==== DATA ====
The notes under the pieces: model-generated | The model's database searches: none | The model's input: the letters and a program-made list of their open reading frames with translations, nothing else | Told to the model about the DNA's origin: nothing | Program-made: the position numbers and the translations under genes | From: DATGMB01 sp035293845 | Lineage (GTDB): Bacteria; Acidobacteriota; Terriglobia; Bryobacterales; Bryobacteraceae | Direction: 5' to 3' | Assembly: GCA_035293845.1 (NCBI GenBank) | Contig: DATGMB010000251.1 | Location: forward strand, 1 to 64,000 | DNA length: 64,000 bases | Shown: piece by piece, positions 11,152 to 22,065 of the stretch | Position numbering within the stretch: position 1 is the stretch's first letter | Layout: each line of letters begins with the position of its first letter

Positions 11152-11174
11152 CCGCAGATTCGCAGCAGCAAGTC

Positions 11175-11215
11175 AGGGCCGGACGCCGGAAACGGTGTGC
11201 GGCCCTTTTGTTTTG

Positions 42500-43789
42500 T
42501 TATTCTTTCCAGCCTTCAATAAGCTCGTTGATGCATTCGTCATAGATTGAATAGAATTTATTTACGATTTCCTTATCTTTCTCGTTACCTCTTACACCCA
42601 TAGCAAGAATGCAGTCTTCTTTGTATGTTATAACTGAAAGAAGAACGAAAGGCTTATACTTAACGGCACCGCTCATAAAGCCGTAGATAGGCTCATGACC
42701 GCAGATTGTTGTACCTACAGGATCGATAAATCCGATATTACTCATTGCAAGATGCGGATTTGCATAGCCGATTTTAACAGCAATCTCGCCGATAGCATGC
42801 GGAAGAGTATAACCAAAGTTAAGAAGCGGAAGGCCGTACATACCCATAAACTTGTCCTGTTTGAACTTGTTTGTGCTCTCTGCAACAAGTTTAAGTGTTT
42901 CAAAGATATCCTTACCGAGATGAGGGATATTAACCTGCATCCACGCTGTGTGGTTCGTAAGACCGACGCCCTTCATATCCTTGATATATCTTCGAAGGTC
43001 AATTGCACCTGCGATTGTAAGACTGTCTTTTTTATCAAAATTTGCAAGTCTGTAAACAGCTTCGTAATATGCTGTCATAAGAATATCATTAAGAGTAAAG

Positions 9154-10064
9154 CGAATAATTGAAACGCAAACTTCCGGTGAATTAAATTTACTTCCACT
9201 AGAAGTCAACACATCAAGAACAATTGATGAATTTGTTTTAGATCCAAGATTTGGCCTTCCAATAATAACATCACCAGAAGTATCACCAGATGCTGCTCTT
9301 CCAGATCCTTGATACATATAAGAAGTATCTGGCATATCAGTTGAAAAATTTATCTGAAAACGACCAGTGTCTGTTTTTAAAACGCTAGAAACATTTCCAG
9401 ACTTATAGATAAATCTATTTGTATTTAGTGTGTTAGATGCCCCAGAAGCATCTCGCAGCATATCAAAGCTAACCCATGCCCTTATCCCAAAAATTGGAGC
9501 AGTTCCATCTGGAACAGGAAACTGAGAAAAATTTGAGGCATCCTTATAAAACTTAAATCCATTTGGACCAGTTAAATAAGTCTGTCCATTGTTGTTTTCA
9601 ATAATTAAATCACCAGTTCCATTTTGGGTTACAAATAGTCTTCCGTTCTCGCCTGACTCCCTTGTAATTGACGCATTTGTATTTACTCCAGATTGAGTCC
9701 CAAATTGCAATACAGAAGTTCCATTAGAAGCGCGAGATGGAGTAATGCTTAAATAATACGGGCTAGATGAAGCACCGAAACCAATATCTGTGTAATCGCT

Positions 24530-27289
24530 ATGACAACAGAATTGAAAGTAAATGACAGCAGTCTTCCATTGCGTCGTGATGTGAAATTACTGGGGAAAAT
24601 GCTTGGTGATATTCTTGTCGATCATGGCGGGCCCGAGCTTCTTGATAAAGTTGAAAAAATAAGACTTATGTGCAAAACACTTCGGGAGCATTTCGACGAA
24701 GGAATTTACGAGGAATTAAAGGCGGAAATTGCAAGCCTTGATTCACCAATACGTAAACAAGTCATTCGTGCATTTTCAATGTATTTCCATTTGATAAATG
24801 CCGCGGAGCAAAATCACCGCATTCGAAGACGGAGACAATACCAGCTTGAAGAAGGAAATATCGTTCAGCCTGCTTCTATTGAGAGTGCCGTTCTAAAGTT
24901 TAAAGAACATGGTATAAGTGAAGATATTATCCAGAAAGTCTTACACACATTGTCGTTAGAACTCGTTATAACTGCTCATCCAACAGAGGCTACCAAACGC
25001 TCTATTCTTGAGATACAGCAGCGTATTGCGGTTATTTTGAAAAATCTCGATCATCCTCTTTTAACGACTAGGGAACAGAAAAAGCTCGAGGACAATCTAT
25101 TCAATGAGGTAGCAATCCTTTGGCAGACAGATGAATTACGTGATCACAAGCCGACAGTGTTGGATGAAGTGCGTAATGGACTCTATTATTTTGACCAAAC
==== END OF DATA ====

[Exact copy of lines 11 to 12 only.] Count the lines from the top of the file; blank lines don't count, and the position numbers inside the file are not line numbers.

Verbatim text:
42701 GCAGATTGTTGTACCTACAGGATCGATAAATCCGATATTACTCATTGCAAGATGCGGATTTGCATAGCCGATTTTAACAGCAATCTCGCCGATAGCATGC
42801 GGAAGAGTATAACCAAAGTTAAGAAGCGGAAGGCCGTACATACCCATAAACTTGTCCTGTTTGAACTTGTTTGTGCTCTCTGCAACAAGTTTAAGTGTTT